Violence against women is more prevalent in Colombia than any other Latin American and Caribbean country, a study by the Pan American Health Organization shows.
A summary of the study compares 12 different countries on reported cases of sexual or physical violence in 2013. It also compares the numbers of women killed by their partner or former partner.
Colombia ranked highest in the study with 88 women reported killed by their partner or former partner. Almost 40% of Colombian women surveyed reported experiencing some sort of violence from their partner. 22% of women surveyed reported having suffered some form of violence in the last year.
This study assumes that these numbers are only a portion of the actual violence, noting that the majority of incidents go unreported.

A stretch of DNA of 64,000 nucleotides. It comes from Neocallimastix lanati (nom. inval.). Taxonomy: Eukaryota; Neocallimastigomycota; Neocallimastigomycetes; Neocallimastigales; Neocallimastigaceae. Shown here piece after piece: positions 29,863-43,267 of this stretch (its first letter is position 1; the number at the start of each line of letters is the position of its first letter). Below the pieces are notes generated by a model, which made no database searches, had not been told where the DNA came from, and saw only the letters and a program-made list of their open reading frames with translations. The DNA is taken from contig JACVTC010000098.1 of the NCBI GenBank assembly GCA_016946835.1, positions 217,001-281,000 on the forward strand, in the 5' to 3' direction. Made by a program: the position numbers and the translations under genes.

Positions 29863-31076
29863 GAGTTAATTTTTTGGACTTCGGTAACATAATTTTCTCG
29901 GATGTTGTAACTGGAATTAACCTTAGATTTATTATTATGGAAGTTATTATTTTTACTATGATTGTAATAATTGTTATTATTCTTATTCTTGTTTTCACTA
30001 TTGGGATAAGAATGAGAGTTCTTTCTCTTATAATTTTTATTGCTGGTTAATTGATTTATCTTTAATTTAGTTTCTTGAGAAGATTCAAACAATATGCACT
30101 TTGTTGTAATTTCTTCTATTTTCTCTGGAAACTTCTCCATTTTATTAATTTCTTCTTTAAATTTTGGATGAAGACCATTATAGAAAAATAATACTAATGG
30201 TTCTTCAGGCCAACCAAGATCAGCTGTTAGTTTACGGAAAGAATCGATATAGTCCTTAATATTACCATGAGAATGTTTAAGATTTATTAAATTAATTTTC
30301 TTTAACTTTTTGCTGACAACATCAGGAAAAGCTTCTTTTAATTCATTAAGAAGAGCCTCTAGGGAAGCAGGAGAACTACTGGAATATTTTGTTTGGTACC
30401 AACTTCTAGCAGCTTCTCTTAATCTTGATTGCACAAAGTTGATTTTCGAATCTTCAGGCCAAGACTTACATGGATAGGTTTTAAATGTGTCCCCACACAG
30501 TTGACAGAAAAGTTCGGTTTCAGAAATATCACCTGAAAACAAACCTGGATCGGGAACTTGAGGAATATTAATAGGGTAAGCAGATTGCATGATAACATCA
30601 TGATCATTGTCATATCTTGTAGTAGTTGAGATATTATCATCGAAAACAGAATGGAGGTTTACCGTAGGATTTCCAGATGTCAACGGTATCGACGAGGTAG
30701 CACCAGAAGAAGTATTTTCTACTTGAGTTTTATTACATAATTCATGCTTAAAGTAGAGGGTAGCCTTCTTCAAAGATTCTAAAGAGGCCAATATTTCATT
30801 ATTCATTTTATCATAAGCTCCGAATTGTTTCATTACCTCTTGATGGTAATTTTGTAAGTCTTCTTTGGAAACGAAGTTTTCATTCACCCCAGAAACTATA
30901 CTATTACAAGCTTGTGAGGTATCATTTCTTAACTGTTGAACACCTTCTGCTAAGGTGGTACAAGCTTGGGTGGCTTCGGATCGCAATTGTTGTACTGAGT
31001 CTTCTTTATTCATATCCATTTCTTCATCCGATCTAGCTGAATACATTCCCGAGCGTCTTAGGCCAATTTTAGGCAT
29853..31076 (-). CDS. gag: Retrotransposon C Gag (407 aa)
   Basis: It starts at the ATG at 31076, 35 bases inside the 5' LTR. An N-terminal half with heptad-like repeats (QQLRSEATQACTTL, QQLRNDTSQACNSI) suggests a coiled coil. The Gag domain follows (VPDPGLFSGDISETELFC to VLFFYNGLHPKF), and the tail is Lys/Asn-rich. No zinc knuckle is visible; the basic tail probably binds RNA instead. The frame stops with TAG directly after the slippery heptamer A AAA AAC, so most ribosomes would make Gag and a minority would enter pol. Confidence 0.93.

Data from the study suggests that the majority of Latin American women who are victims of violence from their partner live in urban areas. The strongest factors associated with a violent partner were: being separated or divorced, higher number of live births, and a history of their father beating their mother.
In Colombia in particular, violence against women has been on the rise in the last ten years.
This trend seems to be related to the ideas of “maschismo” and perceptions of gender roles in Colombia. Social acceptance that women can “provoke” violence both facilitates an environment of violence and diminishes the value of reporting violent incidents.
Violence within domestic or intimate relationships is particularly challenging for police and the “machismo” environment in Colombia means that local law enforcement has a difficult time providing the proper sensitivity and safety required for handling these case.
- Colombia primera de Latinoamérica en violencia contra la mujer en 2013 (CM&)
- La Violencia Contra la Mujer en América Latina y el Caribe: Echemos un Vistazo (Banco Interamericano de Desarrollo)
- Violence Against Women in Latin America and the Caribbean: A Comparative Analysis of Population-Based Data from 12 Countries (Pan American Healt Organization)